This research seeks to address the lack of acknowledgement of the lived realities of Acholi land holding, which has been replaced by misleading caricatures of culture and kinship.
Northern Uganda escaped many of the most disruptive imperial land interventions, including expropriation for colonial settlement and the introduction of non-autochthon labour forces. However, the Acholi region saw displacement of some communities and the imposition of cotton cultivation, and the colonial government regarded collective landholdings as inhibiting development, not least because it created difficulties for coercing cash crop production by individual farmers. Laws and systems allowing for formalised land ownership were created, but outside urban centres there was minimal take-up.
Based on the researcher’s observations of Acholi landholdings over extended periods, this project explores the disconnect between practice and policy. Many of the land pressures common to much of Africa are in play: population growth, land degradation, deforestation, climate change and commodification. However, most Acholi land remains in collective hands, undocumented and unregistered. Case studies illustrate that the dynamics of Acholi land management are less about land qua land, but about belonging to a group, and the intimate governance of that group, responding in diverse ways to different land pressures.
Pressure for land reform in Acholi has been building since the end of the LRA conflict in 2006, driven by external bodies: UN agencies, donor governments and international NGOs. National advocacy NGOs variously support and oppose particular externally devised and funded reforms.
However, while all these parties claim to be acting in the interests of poor land users, there is a lack of acknowledgement of the lived realities of Acholi land holding, replaced by misleading caricatures of culture and kinship. The project explores how distortions of understanding and translations around customary social ordering have been the primary vehicles of colonial domination, new and old.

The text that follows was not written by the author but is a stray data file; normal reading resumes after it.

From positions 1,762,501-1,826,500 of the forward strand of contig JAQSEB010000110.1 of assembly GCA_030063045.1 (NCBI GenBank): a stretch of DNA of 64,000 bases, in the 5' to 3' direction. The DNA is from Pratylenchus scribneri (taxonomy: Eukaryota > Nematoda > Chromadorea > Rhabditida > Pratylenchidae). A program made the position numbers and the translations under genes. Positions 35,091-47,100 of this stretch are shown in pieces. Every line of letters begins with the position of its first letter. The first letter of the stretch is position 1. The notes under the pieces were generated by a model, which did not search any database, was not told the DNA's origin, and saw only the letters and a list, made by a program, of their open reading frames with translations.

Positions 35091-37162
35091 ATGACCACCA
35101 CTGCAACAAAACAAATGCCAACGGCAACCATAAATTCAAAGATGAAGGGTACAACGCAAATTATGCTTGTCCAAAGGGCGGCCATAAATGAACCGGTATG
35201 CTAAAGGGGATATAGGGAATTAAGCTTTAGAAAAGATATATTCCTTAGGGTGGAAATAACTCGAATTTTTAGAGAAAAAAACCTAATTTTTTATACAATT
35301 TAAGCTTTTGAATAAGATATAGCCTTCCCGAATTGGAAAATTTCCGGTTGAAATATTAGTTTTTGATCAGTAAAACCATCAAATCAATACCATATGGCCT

The project explores changing patterns of social ordering in rural Acholi land holding communities, using four main case studies: one community is still land rich and the others are struggling to respond to their members’ needs and demands for land.
Until recently, localised over-population of specific land holdings was dealt with by division and migration: a subgroup would re-locate either to previously unsettled land – the ‘bush frontier’ – or to surplus land they can use belonging to a related group. In the 15 years since the end of the LRA insurgency, the bush frontier has virtually closed, while the number of groups that perceive themselves as having surplus land open to housing new arrivals is diminishing fast. This creates unprecedented challenges. How groups respond is often interpreted through reductionist notions of modernism and capitalism – a stereotype of greed-driven land grabbing in the face of inevitable commodification.
It is not that either commodification or consequent land grabbing are entirely absent – in some areas they are quite common. But overwhelmingly, landlessness is being driven by very different dynamics, comparable to the situation described by Tania Murray Li in Sulawesi: land is filling up, the bush/forest frontier is closing, long-term cash crops contribute to land individuation and an increasing number of people lose access to land. In a context of no jobs and no likelihood of industrial development, this translates into mass starvation, albeit slow and discrete.
The project investigates whether landholding bodies function as families and what dynamics are contingent on this. The lens of intimate governance is useful in analysing the vast diversity of strategies that groups are adopting in the face of land shortage. Redefined criteria of belonging, and of the nature of belonging divorced from land access, can explain vulnerabilities to landlessness. Understanding how groups mediate this through spiritual, moral and deontological formulations for maintaining social order can reveal how land is a substrate to social dynamics and land shortage a catalyst for change, but that it is not useful to isolate it, to imagine a codifiable ‘land custom’ or ‘customary land law’.
Julian Hopwood has been based in Northern Uganda since 2006. Alongside local partners he works on post-conflict humanitarian and development programmes and policy. Julian is pursuing a PhD at Ghent University.
Research interests: humanitarianism, resilience, justice, development policy